Some additional indicators will help you in your screening process.  Utilize the checklists below to help fill in some essential details:  

Good Contractor Checklist:  Busy, minimum experience of 3-5 years, good clear communication, licensed, carries liability insurance, carries workers comp insurance, financially stable (no bankruptcy), provides at least three (3) referrals, provides recent sample projects, is on time, can plan, organized, it’s a business.  

Bad Contractor Red Flags:  Desperate for work, new to the business, unprofessional, poor communication, no insurance, financially unstable (bankruptcy), cannot provide references, cannot provide examples of work done, your gut says not the right person, late.  

Share Who You Are & How You Work:  While you are meeting and interviewing contractors to see if their answers line up with what you are looking for, know that the good contractors are doing the same thing for some of the very same reasons.  Time and energy are important, so you need to present yourself as a solid business partner.  Wasting time and energy is costly for both parties and set’s each other up for a potentially big problem down the road.  Address items that will motivate a contractor and have them choose you over someone else looking to secure their services.  It should be clear that cooperation works on both ends and is mutually beneficial.  The value you are looking for in a professional will be reciprocated.  They are in business to make money legally, ethically, and doing the right thing just as you are. They should expect to be compensated for their value.  

Develop your introduction with confidence and honesty. It will go a long way in building trust.  Share your position as a real estate investor. You have a network of investors that may also present additional opportunities, that you will not waste their time, and that a relationship could be lucrative for both.  You have a network, systems, and a solid approach to finding investments and exit strategies.  You run a business as well, proper paperwork is filed, and money is not distributed until the work is complete. As importantly, you pay for quality work.  Working with you and your team would be mutually beneficial.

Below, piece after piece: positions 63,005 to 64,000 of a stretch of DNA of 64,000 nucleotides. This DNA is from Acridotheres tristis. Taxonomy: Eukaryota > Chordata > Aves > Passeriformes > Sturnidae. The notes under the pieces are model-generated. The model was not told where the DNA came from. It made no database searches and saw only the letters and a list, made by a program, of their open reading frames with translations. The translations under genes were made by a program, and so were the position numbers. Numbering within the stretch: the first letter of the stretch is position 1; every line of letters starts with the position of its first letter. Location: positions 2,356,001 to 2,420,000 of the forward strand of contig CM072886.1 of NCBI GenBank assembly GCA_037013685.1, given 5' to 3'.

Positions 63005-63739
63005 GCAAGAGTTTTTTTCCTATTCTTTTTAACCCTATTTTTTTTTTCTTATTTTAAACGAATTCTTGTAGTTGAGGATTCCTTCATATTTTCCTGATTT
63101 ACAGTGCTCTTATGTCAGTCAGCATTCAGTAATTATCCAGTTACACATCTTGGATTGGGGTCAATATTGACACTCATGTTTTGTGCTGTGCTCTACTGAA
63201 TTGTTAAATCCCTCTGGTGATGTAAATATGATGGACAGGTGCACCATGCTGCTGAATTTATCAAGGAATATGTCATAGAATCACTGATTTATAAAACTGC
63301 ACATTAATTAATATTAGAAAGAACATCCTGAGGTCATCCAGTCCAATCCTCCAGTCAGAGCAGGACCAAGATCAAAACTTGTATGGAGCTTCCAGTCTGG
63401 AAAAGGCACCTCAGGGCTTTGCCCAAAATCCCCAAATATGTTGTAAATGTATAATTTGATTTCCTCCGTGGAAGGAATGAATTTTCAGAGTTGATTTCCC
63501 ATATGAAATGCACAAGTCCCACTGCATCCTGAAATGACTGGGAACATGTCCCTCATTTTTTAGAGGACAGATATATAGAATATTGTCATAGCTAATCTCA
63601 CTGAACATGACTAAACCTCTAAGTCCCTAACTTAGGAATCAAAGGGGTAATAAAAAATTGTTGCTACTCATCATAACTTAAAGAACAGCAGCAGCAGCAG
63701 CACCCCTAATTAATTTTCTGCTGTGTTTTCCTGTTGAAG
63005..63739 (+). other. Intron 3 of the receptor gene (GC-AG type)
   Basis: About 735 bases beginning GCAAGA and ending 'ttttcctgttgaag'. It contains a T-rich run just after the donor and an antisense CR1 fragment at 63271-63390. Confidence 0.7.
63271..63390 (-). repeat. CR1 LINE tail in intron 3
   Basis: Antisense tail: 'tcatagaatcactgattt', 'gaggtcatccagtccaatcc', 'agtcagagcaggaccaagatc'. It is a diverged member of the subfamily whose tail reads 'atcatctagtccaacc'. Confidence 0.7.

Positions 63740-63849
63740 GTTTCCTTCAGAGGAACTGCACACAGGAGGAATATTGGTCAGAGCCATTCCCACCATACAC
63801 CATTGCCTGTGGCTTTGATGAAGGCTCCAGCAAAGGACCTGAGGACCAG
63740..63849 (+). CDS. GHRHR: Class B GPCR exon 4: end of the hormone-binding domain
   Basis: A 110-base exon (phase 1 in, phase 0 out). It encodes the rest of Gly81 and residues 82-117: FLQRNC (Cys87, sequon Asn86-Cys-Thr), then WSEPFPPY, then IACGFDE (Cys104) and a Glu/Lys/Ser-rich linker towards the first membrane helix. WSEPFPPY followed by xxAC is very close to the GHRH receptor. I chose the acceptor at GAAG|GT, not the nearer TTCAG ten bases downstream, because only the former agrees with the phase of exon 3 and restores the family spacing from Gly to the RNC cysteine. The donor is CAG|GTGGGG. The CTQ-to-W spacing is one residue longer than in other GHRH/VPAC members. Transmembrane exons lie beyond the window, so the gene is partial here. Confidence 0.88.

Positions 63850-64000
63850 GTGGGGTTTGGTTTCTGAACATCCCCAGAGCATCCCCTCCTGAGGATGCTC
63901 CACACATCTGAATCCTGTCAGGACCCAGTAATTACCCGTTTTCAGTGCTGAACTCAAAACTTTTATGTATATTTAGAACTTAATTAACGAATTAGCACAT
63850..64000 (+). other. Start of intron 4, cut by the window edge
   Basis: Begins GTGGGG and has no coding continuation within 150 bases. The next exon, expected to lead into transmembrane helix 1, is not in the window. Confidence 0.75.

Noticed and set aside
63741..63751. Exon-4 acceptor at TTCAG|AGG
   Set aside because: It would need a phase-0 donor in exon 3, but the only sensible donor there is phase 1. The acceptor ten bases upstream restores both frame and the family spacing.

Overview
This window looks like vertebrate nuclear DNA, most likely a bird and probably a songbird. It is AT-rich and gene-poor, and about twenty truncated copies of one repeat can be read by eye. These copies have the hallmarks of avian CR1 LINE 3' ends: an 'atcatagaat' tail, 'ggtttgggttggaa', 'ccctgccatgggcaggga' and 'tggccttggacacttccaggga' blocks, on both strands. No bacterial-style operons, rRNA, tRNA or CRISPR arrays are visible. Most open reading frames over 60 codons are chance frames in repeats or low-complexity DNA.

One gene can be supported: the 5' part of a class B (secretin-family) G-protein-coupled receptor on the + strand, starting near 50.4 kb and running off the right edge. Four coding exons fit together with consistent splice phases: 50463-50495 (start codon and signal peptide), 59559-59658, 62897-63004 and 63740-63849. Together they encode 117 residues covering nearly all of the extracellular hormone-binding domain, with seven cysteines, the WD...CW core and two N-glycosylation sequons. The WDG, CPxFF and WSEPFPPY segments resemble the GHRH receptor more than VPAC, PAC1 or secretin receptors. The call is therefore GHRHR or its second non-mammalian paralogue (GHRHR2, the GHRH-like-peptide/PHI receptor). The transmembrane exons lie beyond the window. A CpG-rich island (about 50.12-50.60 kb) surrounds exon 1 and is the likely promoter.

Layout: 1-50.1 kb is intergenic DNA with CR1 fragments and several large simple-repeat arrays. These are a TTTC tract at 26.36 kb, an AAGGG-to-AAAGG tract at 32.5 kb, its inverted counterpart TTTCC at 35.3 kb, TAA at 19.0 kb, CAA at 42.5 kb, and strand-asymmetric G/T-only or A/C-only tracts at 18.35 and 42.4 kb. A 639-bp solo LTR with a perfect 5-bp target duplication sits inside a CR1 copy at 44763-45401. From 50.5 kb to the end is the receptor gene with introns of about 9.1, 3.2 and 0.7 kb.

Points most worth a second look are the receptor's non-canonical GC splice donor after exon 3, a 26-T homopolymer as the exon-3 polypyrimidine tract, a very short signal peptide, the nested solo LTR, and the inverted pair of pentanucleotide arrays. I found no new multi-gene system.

Setting Expectations:  As with any valued relationship, knowing what to expect is extremely helpful and saves everyone time, energy, and money.  Nobody likes surprises or assumptions in any business model, let alone a time-based, large dollar investment.  Here is a list of expectations that you would provide before any formal agreement. 

  • Open Communications
  • Contractors get all necessary permits & inspections
  • Contractors must be licensed & insured
  • Contractors must be willing to sign six (6) “Critical Documents.”
  • Contractors must buy and pick up all materials.
  • Contractors must share examples of past work & provide references
  • Contractor to provide a detailed bid for projects based on the scope of work on/before the deadline.

Evaluate Contractor Bids:  With the expectation that you have successfully secured multiple viable contractor options, you will need to review all contractor bids and evaluate them based on what is most essential and choose one.  Once you have decided on that, you will begin the next phase of hiring the contractor(s).  You will meet at the job site for a final walkthrough.  This will be your first formal walkthrough with the contractor(s) working on your project.  Review the six (6) critical documents that you will have them fill out.  Having a system in place will help reduce or eliminate mistakes that could happen, and you can build on a successful, beneficial business relationship with your contractors and team.